# Introduction to Graphing

Introduction to Graphing

In this section, we will understand the graphical significance of a two-variable linear equation. Consider the equation $$x + 2y = 4$$. Let us write down a few specific solutions of this equation:

 $$x=$$ $$0$$ $$1$$ $$2$$ $$3$$ $$4$$ $$y=$$ $$2$$ $$\frac{3}{2}$$ $$1$$ $$\frac{1}{2}$$ $$0$$ $$sol$$ $$\left( {0,2}\right)$$ $$\left({1,\frac{3}{2}} \right)$$ $$\left( {2,1}\right)$$ $$\left({3,\frac{1}{2}} \right)$$ $$\left( {4,0}\right)$$

Let us plot these five solutions (points) on a coordinate plane: These five points seem to be collinear, that is, they seem to lie on a straight line. In fact, they are collinear! And not just these five points: if you take any other solution of this equation, it will also lie on the same straight line: And, every point on this particular straight line will satisfy this particular linear equation. Note: when we say that a point satisfies a linear equation or a point is a solution of a linear equation, what we mean to say is that the coordinates of the point satisfy the linear equation.

Let us summarize: any two-variable linear equation (say E) graphically corresponds to a straight line (say L) in the coordinate plane. Every solution of E lies on L, and every point on L is a solution of E. Any point not on L is not a solution of E.

In a higher class, you will clearly understand why the graph of a linear equation is a straight line. For now, just observe the fact that the word linear comes from the word line. Since any equation of the $$ax + by + c = 0$$ graphically corresponds to a straight line, that is why it is called a linear equation.

To uniquely plot a line, we need only two points lying on it. Thus, to plot the graph of a linear equation, we need to plot only two distinct solutions of the equation. And then, because we know that the graph of a linear equation is a straight line, we can simply draw the line through these two points to obtain the graph of the equation.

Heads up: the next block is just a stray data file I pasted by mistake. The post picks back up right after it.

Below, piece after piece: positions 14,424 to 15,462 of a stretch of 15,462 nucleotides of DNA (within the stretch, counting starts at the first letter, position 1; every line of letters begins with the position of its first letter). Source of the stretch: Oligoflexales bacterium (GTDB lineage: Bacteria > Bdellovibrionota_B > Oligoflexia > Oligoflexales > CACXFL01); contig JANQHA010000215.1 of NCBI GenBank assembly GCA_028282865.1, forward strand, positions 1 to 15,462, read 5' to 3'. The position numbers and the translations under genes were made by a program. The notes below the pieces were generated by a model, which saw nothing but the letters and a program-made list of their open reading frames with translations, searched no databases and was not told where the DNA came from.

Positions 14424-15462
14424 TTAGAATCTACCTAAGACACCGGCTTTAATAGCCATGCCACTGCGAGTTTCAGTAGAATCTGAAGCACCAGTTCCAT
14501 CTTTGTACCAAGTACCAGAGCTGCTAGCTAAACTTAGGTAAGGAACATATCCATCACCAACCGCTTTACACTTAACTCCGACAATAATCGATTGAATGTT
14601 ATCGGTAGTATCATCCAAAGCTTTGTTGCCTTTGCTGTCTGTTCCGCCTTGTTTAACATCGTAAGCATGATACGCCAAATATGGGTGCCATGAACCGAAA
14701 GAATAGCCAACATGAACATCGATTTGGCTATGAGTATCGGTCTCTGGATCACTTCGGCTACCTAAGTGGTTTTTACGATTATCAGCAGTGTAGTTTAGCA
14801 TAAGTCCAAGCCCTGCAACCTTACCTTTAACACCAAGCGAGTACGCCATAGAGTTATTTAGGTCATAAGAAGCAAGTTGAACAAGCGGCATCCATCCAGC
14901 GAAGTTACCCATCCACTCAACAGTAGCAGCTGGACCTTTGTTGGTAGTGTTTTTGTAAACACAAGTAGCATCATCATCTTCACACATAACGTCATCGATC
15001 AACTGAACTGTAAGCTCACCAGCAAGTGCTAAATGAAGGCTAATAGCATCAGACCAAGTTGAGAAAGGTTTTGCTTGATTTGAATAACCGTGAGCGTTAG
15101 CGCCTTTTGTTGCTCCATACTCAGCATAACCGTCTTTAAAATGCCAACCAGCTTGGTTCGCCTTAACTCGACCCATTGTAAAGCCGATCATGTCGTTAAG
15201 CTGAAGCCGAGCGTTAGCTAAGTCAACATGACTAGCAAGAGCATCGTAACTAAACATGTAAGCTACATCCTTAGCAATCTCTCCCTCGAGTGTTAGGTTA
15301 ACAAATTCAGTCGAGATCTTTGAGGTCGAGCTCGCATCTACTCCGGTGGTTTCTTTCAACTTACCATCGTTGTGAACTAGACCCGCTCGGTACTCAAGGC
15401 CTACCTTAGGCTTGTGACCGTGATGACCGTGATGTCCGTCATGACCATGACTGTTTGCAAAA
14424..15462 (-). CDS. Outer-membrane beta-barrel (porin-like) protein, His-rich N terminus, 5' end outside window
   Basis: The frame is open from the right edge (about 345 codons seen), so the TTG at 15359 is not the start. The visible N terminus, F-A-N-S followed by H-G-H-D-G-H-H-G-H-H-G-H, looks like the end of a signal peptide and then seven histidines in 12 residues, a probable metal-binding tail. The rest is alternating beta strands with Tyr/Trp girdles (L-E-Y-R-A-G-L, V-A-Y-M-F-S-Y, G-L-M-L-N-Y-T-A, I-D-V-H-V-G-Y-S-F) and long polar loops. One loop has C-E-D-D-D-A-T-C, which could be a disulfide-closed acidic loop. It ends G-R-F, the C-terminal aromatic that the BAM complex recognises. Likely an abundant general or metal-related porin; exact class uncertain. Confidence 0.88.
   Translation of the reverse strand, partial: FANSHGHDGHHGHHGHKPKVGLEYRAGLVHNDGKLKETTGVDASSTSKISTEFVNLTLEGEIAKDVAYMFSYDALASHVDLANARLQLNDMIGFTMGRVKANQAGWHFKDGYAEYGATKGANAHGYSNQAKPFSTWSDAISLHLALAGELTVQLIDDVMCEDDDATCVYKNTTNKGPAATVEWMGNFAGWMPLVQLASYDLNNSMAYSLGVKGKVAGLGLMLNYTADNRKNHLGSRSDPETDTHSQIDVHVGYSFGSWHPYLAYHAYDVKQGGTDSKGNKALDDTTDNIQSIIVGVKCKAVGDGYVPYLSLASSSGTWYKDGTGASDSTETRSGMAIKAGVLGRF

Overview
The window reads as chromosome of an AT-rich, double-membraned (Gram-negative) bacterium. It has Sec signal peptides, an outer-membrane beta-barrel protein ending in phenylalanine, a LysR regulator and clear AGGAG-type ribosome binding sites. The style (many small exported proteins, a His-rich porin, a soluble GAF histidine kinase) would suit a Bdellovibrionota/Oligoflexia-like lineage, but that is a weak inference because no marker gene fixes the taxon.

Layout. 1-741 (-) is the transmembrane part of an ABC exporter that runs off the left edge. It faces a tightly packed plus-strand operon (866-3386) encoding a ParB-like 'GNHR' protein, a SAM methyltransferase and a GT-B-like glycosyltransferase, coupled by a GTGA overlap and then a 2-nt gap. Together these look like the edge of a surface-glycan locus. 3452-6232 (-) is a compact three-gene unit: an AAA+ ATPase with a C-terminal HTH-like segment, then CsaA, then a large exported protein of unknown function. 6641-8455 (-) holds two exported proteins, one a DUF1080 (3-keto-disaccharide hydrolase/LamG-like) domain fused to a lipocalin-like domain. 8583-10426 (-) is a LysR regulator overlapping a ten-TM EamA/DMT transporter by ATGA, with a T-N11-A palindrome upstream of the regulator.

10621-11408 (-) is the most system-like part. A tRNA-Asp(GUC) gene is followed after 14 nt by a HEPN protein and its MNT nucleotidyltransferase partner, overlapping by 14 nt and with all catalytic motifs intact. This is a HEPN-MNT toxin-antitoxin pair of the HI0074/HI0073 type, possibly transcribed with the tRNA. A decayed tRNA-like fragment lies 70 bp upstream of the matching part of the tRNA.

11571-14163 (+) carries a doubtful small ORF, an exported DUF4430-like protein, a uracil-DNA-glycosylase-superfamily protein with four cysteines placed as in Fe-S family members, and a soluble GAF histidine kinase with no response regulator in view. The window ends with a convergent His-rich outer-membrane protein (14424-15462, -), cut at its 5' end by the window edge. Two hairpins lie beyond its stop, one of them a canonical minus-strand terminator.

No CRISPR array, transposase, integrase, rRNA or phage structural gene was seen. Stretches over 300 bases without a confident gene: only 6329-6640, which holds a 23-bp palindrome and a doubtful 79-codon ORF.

Let us apply this to a few examples.

Example 1: Plot the graph of the linear equation $$x - 4y + 3 = 0$$.

Solution: We determine any two solutions of this equation:

 $$x =$$ $$1$$ $$- 1$$ $$y =$$ $$1$$ $$\frac{1}{2}$$ $$sol$$ $$\left( {1,1}\right)$$ $$\left( { -1,\frac{1}{2}} \right)$$

We plot these two solutions, and then draw the line through them to obtain the graph of the given equation:  Let us assure ourselves that this is indeed the graph of $$x - 4y + 3 = 0$$. For that purpose, we have picked three points on this line other than the two solutions we used to plot the line: You may verify that these three points are also solutions of $$x - 4y + 3 = 0$$. In fact, if you take any other point whatsoever on this line, it will be a solution of $$x - 4y + 3 = 0$$. And, any point not on this line will not be a solution of $$x - 4y + 3 = 0$$. You should proceed further only when you are absolutely clear about this discussion.

Example 2: Plot the graph of $$- \frac{1}{2}x + \frac{1}{3}y = 1$$.

Solution: We determine any two specific solutions of the equation:

 $x =$ $$2$$ $$0$$ $y =$ $$6$$ $$3$$ Sol $\left( {2,6}\right)$ $\left( {0,3}\right)$

The graph of the equation is plotted below: Example 3: The graph of a linear equation is presented below: Which of the following equations does it represent?

(A) $$x - 2y + 4 = 0$$

(B) $$2x + y - 3 = 0$$

(C) $$x + 2y + 1 = 0$$

(D) $$2x - y - 3 = 0$$

Solution: We take any two points on the graph, and determine that equation which both these points satisfy: Now, it is easy to verify that among the given options, the only equation which both these points P and Q satisfy is $$2x - y - 3 = 0$$. Thus, the correct option is (D).

Example 4: In the figure below, three equations are specified, and three lines are drawn. By inspection, determine which equation corresponds to which line. Solution: By inspection, you may note that

-  $$A,\,B$$ satisfy $${L_3}$$

-  $$B,\,C$$ satisfy $${L_2}$$

-   $$C,\,A$$ satisfy $${L_1}$$